Impaired driving numbers are down, but it would be foolhardy for brokers to abandon pushing the message to clients that impaired driving is harmful.
“Really people need to understand that the personal costs are too great to take the risk,” says Steve Kee, of the Insurance Bureau of Canada. “IBC is supportive of initiatives to protect drivers and improve safety on our roads.”
With the arrival of R.I.D.E. programs and such initiatives as Operation Red Nose, brokers can share the message of safe, sober driving with clients.
“Really, people need to understand that the personal costs are too great to take the risk,” Kee told Insurance Business. “Drinking and driving will impact you on so many levels, it risks your life and the lives of others. There could be an impact on innocent victims, or your family. Is it really worth that risk?”
Operation Red Nose is now in its 30th annual campaign, partnering with the Insurance Council of British Columbia, a province that toughened its impaired driving laws in September of 2010 – introducing an automatic 90-day driving ban and $500 fine for refusing a breathalyzer or blowing over the 0.08 blood alcohol level limit. (continued.)
The some 58,000 Canadian Operation Red Nose volunteers are involved in this year's special campaign, as the safe ride service celebrates its 30th annual campaign. With the help of its provincial partner, ICBC, the Operation Red Nose service will be offered up until December 31 in 106 host communities across Canada, including 13 communities in B.C.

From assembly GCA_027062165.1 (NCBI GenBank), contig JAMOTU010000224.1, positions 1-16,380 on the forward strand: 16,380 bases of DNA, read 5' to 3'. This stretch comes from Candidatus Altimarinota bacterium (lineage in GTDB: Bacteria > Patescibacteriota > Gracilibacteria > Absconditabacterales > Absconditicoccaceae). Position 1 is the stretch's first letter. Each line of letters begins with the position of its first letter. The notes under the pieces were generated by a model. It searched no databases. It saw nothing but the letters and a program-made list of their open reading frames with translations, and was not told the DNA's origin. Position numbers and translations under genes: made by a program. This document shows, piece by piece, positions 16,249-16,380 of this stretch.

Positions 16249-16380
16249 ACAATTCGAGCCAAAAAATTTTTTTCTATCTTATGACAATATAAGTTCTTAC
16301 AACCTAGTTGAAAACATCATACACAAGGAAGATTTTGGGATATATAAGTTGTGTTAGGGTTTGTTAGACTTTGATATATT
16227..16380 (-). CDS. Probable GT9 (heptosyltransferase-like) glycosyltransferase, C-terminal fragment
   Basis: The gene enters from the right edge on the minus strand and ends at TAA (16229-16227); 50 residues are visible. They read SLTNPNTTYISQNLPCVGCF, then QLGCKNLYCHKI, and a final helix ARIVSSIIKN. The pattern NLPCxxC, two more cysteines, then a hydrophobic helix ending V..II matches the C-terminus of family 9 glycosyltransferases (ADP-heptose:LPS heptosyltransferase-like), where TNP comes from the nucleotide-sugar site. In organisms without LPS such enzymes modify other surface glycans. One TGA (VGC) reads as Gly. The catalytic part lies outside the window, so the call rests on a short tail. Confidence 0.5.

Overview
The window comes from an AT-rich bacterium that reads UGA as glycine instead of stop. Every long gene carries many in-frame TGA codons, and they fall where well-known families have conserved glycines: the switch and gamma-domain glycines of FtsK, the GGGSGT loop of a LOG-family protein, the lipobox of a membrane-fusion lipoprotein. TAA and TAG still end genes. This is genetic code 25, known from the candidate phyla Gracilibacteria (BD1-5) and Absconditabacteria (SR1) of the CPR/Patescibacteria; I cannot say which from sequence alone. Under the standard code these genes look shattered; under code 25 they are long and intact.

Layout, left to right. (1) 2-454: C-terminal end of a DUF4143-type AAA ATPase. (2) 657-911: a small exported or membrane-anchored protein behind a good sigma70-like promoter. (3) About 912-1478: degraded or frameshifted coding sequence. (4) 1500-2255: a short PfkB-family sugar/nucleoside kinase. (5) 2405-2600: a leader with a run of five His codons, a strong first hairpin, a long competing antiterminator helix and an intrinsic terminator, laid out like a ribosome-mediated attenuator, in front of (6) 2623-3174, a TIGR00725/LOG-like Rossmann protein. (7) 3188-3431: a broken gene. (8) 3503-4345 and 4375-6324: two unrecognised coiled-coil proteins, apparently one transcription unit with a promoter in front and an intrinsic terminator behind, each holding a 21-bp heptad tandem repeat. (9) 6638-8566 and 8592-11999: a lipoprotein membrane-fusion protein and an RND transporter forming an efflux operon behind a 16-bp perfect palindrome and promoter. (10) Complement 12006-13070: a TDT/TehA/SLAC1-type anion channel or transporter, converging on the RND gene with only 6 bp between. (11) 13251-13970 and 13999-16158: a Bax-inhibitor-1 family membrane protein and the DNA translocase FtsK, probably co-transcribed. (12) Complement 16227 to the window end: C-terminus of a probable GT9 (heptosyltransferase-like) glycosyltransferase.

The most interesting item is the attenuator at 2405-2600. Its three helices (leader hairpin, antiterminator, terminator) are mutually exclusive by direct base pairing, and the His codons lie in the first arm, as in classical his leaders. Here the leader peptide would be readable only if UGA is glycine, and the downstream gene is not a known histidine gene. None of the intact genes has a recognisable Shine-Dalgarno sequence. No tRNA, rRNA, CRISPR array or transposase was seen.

Ontario, whose impaired driving laws are in line with B.C. and Alberta, is considering adding demerit points for distracted drivers – now identifying distracted drivers as a greater hazard on the road than their impaired counterparts.
In Alberta, tough new impaired driving laws came into effect this year, and were credited with reducing impaired driving deaths by 46 per cent.
However, analysts point to a consistent drop over the last six years of around 50 per cent, even before the new laws were introduced.
Looking at July to December from 2007 and 2012, impaired driving deaths dropped from 67 to 33. But the drop is gradual, 67-57-52-48-40-33.
More telling, when examining the statistics from the full years from 2006-2011, the drop goes from 117 deaths in 2006 to 66 in 2011. A 43 per cent drop – before the province’s new 0.05 per cent law came into effect. (continued.)
Saskatchewan has proposed new impaired driving laws – laws that Mothers Against Drunk Driving feel do not go far enough.
The proposed changes include increased prohibitions for young drivers, as well as new sanctions for drivers over 0.08 per cent BAC or with high BACs (generally considered to be 0.16 per cent and higher).
Missing from the proposed changes are any measures to address the problem of drivers with BACs in the warn range (0.04 per cent to 0.08 per cent), which the Saskatchewan government's own Special Committee on Traffic Safety specifically recommended.
“By ignoring their own Traffic Safety Committee's recommendation to strengthen warn range sanctions, the government of Saskatchewan is ignoring an important impaired driving countermeasure that would go a long way to reducing crashes, deaths and injuries in this province,” said Louise Twerdy, MADD Canada's Chapter Services Manager for the Western Region.
It has been proven that even small amounts of alcohol can impair driving ability. That is why just about every jurisdiction in Canada has “warn range” sanctions in place to deter people from driving at those levels. Saskatchewan's current 24-hour licence suspension for drivers in the warn range is not an effective deterrent, says MADD.